Opera unveiled a major new mobile browser initiative called Opera Ice today via Pocket-lint, coming in February and based on the same WebKit rendering engine used by Apple’s Safari and Google Chrome, rather than Presto, which has powered Opera since 2003 (including server-side compression on the iOS side of things). The browser engine change signals Opera’s intent to remain relevant in a changing browser market, as does Opera Ice’s unique control scheme and user interface.
Opera’s CEO Lars Boilesen describes the new browser in an internal video published by Pocket-lint, which eschews buttons in favor of an all-touch gesture-based control system. Tabs are also gone, supplanted by a home screen with page icons, and a single combined search and URL bar handles all new page opening duties. The browser looks to take the web application model of browsing to its natural conclusion, and Boilesen even describes pages as “apps” repeatedly in the video. Navigation back and forth between full-screen apps is handled via gestures, and also through a home screen-like software button at the bottom of every page.
“No buttons, no menus, just a pure visual experience, that’s what we’re building here,” Boilesen says at one point during the video. The idea is to hide as much of the chrome and tech as possible, including when it comes to security. He demos venturing onto a malware site, which brings up a very visual, very easy-to-grasp warning featuring a caution tape animation.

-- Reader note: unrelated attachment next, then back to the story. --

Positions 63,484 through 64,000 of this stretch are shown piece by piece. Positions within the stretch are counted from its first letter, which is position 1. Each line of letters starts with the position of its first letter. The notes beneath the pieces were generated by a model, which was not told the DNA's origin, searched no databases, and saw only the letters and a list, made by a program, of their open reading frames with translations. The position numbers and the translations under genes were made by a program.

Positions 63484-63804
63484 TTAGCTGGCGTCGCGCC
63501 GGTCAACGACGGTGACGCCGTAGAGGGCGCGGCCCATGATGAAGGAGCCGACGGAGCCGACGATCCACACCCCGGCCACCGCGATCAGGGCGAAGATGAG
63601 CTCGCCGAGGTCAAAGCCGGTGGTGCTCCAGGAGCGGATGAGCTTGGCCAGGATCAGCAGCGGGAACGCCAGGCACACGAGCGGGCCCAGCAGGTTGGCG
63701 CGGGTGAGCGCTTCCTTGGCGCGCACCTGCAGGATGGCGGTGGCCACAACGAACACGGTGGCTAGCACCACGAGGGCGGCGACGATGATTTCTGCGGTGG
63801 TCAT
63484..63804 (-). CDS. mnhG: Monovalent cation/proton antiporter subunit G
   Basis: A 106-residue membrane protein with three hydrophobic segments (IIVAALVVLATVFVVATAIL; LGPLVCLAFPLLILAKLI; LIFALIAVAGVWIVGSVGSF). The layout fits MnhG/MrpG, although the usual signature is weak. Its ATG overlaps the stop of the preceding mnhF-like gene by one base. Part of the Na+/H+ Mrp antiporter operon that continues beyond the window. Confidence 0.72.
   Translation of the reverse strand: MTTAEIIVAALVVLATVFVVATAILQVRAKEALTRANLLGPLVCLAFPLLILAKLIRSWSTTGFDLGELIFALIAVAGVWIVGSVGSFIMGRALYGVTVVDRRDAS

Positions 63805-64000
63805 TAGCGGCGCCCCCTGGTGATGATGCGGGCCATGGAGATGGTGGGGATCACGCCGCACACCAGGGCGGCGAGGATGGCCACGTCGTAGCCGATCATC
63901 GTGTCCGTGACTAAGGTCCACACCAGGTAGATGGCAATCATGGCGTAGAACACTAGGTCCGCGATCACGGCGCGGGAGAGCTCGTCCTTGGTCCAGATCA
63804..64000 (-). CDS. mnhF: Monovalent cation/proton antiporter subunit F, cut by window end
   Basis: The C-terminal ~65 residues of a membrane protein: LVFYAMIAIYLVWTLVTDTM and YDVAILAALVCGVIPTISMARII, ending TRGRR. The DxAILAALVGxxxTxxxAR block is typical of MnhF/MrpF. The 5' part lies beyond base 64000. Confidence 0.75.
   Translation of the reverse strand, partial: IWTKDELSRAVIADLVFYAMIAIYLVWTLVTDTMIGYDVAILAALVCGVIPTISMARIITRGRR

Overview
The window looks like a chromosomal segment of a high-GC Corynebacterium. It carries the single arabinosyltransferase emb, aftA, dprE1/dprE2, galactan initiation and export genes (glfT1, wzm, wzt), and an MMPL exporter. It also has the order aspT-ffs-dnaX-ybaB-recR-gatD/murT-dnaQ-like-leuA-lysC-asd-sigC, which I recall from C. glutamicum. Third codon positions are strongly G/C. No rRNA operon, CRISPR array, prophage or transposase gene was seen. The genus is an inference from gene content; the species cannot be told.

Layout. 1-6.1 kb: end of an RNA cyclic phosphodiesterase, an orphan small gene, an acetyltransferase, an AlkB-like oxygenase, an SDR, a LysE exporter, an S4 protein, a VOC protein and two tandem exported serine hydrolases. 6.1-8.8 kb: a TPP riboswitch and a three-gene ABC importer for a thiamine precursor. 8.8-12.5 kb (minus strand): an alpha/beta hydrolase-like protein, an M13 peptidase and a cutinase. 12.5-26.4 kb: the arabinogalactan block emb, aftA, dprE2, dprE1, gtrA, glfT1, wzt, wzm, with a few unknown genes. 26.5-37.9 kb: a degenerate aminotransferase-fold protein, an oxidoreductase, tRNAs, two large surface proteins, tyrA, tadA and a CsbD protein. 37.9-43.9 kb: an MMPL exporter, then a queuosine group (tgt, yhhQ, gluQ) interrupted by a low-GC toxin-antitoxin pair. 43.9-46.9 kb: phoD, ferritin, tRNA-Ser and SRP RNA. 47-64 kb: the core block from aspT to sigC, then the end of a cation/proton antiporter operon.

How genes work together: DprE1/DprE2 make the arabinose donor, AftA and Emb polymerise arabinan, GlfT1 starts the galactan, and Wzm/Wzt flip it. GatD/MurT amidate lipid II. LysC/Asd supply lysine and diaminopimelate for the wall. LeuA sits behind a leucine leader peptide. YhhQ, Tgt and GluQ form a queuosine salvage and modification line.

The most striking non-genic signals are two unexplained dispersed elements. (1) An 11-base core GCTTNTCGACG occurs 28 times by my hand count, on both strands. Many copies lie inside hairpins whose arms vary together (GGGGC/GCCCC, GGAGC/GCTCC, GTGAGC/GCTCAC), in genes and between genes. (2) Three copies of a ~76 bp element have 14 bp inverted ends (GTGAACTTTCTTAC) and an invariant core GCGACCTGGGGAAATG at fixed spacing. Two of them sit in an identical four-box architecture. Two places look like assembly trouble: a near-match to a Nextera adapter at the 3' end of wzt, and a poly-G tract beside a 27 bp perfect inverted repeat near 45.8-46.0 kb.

The idea behind Opera Ice is that Opera mini, while something Boilesen calls “great” in speaking to Pocket-lint, isn’t up to snuff when compared to the competing offerings like Apple’s mobile Safari or Google’s Chrome for Android . Rather than try to iterate its current offerings to get there, the company decided to go back to the drawing board and build something from scratch that is designed for use in a mobile environment. Opera mini will continue to be supported however, and there’s apparently also a new version of Opera for desktop slated for a March release.
iOS and Android made sense as the first logical targets given their market share, but Windows Phone may be in the cards depending on what it can manage to drum up in terms of market share according to Boilesen. As always with a new mobile browser, however, the challenge will be making something attractive enough to replace a user’s built-in software. Even with a unique control paradigm that shows a lot of promise for touchscreen use, Opera Ice will have to face the fact that iOS users can’t select a third-party browser as their default choice. Even so, I’m interested to test out Opera’s latest, and see if it does indeed push the dial forward in terms of how we browse the web on smartphones and tablets. The attempt to make web apps work and operate more like native apps in particular looks like an idea that could have legs.